United States District Court, M.D. Alabama, Northern Division
RECOMMENDATION OF THE MAGISTRATE JUDGE
CHARLES S. COODY UNITED STATES MAGISTRATE JUDGE
an inmate incarcerated at the Childersburg Work Release
Center in Childersburg, Alabama, files this 42 U.S.C. §
1983 complaint alleging a denial of due process to be fairly
considered for parole. Plaintiff names as defendants the
Alabama Board of Pardons and Paroles, Eddie Cook, Jr., Cliff
Walker, Lyn Head, Terry Davis, and Governor Kay Ivey.
Plaintiff seeks declaratory and injunctive relief and any
other relief the court deems just and proper. He also
requests trial by jury. Upon review, the court concludes that
dismissal of Plaintiffs complaint against the Alabama Board
of Pardons and Paroles and Governor Kay Ivey is appropriate
under 28 U.S.C. § 1915(e)(2)(B). 
Alabama Board of Pardons and Paroles
Alabama Board of Pardons and Paroles is not subject to suit
or liability under § 1983. The Eleventh Amendment bars
suit directly against a state or its agencies, regardless of
the relief sought. Papasan v. Allain, 478 U.S. 265
(1986); Pennhurst State School & Hosp. v.
Halderman, 465 U.S. 89 (1984). Because Plaintiff's
complaint against the Alabama Board of Pardons and Paroles is
“based on an indisputably meritless legal theory,
” this defendant is subject to dismissal as frivolous
under 28 U.S.C. § 1915(e)(2)(B)(i). See Neitzke v.
Williams, 490 U.S. 319, 327 (1989).
Governor Kay Ivey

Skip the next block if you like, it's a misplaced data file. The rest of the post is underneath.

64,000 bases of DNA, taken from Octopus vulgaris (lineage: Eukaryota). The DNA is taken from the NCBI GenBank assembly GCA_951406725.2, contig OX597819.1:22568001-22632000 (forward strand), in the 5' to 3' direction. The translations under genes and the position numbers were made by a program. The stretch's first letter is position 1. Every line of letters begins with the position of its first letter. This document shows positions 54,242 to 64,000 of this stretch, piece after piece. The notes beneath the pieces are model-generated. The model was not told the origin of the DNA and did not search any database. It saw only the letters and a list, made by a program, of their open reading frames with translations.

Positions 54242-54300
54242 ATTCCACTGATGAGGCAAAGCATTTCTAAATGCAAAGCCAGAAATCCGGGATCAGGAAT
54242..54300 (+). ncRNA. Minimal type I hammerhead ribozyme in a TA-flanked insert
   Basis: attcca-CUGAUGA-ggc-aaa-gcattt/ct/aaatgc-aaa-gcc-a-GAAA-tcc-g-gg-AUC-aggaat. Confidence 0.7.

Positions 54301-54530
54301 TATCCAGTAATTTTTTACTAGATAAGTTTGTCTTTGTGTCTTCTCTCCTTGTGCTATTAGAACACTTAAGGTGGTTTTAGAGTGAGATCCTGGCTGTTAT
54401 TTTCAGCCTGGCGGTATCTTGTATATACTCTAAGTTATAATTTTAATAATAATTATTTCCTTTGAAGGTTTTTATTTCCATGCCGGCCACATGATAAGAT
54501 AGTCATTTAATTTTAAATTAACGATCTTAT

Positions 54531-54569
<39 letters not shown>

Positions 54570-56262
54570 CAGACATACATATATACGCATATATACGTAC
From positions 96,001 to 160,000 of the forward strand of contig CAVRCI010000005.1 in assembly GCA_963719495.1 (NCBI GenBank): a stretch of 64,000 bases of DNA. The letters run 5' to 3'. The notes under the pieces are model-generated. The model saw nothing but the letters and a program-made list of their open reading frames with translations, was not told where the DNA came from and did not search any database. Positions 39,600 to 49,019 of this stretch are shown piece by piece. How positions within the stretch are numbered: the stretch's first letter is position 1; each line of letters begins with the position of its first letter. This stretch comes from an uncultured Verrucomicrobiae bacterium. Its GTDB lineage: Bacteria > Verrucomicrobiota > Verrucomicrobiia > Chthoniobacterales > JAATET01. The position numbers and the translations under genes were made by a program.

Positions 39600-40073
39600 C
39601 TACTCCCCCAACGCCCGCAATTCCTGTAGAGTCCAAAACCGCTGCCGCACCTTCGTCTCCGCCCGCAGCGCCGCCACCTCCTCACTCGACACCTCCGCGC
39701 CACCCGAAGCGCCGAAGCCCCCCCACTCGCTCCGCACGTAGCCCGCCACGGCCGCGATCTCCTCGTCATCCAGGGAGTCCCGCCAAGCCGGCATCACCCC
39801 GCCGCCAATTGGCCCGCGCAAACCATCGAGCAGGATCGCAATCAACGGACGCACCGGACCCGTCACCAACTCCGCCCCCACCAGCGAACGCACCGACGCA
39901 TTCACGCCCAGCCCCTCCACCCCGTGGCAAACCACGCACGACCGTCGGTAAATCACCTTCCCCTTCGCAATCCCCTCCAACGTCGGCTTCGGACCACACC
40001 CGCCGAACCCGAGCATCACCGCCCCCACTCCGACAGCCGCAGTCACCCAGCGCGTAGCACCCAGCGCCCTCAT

names Governor Kay Ivey as a defendant because she succeeded
former Governor Robert Bentley in office. According to the
complaint, Plaintiff challenges matters which occurred during
his June 2016 parole consideration hearing.
extent Plaintiff seeks to impose liability on Governor Ivey
based on respondeat superior, he is entitled to no
relief. Supervisory personnel cannot be liable under §
1983 for a constitutional violation of one of their
subordinates via a theory of respondeat superior or
on the basis of vicarious liability. Monell v. Dep 't
of Social Servs., 436 U.S. 658, 691-95 (1978) (holding
doctrine of respondeat superior inapplicable to
§ 1983 actions); Belcher v. City of Foley, 30
F.3d 1390, 1396 (11th Cir. 1994) (holding that 42 U.S.C.
§ 1983 does not allow a plaintiff to hold supervisory
officials liable for the actions of their subordinates under
either a theory of respondeat superior or vicarious
liability). In the absence of any allegation that Governor
Ivey knew of, sanctioned, participated in or was otherwise
“affirmatively linked” to the acts about which
Plaintiff complains, the claims against her are insufficient
to state a cause of action under 42 U.S.C. § 1983.
See Cottone v. Jenne, 326 F.3d 1352, 1360 (11th Cir.
2003) (holding that a supervisory official is liable only if
she “personally participate[d] in the alleged
unconstitutional conduct or there is a causal connection
between [her] actions . . . and the alleged constitutional
deprivation”). As explained, Plaintiff complains about
matters which occurred during his June 2016 parole
consideration hearing. Kay Ivey did not become Governor of
the State of Alabama until April 10, 2017. Accordingly, Plaintiffs
claims against Governor Ivey are due to be dismissed for
failing to state a claim on which relief can be granted under
28 U.S.C. § 1915(e)(2)(B)(ii).
it is the RECOMMENDATION of the Magistrate Judge that:
Plaintiff's complaint against Defendants Alabama Board of
Pardons and Paroles and Governor Kay Ivey be DISMISSED with
prejudice under 28 U.S.C. § 1915(e)(2)(B)(i-ii);
Defendants Alabama Board of Pardons and Paroles and Governor
Kay Ivey be DISMISSED as parties to the complaint; and
case regarding the remaining defendants be referred to the